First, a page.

Loved ones are expected to pay an astounding total of $2billion dollars on flowers this Valentines day – plus a further $1billion on cards, according to the National Retail Federation. Like it or loath it, this international day of romance has been a lucrative industry for centuries, with the very first Valentine's Day said to have taken place all the way back in 270 A.D during the pagan festival of Lupercalia. Today, many Selvedge readers often opt for homemade flowers instead of store-bought bouquets, and whether it's a paper pansy or a cotton coronation, it's a timeless, thoughtful gesture that's sure to outlive the buzz of February romance.
Avid Selvedge followers will already be familiar with Alabama Chanin's How To Make Cut Flowers project and Tiffanie Turner's How To Make A Pom-Pom Poppy project in the current issue of Selvedge – both of which make wonderful gift ideas for other halves. But while we love these contemporary handmade botanicals, the craft of flower making actually stems from way back in The Old Testament Book of Kings, when the Queen of Sheba asks Solomon which of her twelve lilies are real, and which ones are fake.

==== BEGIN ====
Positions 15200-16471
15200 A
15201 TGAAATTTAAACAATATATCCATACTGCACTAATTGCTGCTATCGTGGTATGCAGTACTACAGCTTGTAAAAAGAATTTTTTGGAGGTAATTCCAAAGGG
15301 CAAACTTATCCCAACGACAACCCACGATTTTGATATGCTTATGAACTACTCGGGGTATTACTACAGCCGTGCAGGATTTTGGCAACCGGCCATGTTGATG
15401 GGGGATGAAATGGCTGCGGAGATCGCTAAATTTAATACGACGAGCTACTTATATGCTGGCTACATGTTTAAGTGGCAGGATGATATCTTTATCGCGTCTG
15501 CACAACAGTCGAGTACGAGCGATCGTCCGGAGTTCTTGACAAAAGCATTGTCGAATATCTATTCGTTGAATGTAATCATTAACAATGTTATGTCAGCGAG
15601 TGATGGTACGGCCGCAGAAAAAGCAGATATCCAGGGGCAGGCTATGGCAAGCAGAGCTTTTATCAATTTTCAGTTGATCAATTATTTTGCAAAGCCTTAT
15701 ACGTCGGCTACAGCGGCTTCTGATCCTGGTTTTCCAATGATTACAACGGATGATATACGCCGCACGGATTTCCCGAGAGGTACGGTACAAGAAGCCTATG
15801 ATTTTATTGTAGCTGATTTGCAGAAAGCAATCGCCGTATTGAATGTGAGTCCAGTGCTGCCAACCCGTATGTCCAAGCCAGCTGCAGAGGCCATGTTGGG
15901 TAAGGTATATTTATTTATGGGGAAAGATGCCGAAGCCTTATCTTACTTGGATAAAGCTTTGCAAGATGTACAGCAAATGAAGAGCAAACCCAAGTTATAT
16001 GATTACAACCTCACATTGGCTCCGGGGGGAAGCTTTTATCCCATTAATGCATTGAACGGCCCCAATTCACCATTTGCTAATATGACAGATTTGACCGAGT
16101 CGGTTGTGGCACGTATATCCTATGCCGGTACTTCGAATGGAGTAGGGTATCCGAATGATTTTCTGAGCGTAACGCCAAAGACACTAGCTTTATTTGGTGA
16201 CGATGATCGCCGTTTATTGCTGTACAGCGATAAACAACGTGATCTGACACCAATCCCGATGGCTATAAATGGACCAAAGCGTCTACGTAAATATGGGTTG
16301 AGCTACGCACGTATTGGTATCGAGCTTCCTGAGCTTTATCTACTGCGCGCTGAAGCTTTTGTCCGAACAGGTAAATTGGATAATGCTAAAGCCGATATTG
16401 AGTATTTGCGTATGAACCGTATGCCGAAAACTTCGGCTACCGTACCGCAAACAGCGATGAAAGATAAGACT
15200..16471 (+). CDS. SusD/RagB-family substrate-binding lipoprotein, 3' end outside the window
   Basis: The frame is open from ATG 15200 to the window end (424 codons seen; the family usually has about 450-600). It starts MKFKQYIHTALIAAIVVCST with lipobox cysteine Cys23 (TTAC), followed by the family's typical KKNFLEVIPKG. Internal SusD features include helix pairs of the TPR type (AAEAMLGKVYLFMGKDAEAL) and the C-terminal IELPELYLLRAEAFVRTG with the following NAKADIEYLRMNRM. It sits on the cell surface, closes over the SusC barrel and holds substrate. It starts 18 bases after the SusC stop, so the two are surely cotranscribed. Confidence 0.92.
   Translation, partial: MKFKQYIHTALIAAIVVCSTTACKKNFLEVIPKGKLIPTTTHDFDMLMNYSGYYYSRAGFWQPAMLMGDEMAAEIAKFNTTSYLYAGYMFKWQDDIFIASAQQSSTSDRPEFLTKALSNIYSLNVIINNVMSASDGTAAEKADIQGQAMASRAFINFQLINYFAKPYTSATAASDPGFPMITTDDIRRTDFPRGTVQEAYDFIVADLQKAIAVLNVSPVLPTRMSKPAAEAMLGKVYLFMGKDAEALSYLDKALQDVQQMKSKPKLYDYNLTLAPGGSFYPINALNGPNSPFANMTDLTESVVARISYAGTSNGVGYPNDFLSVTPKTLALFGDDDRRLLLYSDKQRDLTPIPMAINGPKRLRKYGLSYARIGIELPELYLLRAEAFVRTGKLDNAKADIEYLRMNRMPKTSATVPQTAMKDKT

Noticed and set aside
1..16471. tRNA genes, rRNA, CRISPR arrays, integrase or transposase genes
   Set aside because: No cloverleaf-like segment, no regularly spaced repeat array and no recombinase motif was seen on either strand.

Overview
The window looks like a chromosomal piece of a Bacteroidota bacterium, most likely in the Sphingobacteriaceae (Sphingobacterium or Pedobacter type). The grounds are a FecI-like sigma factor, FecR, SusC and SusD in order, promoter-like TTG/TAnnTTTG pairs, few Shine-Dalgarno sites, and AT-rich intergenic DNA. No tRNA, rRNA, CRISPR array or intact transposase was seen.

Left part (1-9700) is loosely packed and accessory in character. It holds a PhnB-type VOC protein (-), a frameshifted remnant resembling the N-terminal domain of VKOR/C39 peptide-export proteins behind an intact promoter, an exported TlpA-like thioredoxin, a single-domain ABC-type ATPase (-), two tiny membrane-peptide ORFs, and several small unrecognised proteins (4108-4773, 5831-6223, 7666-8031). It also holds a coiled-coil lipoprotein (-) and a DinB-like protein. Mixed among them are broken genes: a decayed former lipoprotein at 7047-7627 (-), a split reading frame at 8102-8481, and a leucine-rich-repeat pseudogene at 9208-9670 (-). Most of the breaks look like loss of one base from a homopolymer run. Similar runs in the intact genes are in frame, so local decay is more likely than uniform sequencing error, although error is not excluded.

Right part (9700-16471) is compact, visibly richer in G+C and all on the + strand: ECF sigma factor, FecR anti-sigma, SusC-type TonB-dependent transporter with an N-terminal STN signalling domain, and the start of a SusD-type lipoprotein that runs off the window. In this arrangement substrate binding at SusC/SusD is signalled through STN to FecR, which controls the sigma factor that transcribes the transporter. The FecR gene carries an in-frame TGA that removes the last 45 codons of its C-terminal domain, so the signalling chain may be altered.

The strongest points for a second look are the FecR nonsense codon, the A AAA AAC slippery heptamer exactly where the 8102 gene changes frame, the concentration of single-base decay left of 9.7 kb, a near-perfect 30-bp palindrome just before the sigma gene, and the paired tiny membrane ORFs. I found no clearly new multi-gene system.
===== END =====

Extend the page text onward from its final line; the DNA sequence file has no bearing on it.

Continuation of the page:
In the Middle Ages, nuns often decorated church statues in winter with flowers made from silk, and it wasn't until the 19th century when artificial flowers made their way into fashion adorning hats, clothing and hairstyles. This trend blossomed around the world after France hosted the highest calibre flower factories and artists such as T.J. Wenzel – the royal flower maker for queen Marie Antoinette.
After the Huguenots took the art of flower making to Berlin, the artificial flower market continued to grow around the world until the 1920s, and didn't rise again until after the second World War when European flower manufacturers started to see competition from Hong Kong, South Korea, Taiwan, China and Thailand, where flowers were increasingly used for interior decorating. Out of this rivalry eventually came the corsage; a ritual accessory for prom-goers in the States and for formal events around the world.
Now, however, as we're seeing a rise in contemporary craft (explored by Amelia Thorpe in the current issue of Selvedge) the artificial flower is poised to make a come-back in the world of interior design and also, perhaps, in the ever lucrative world of romance.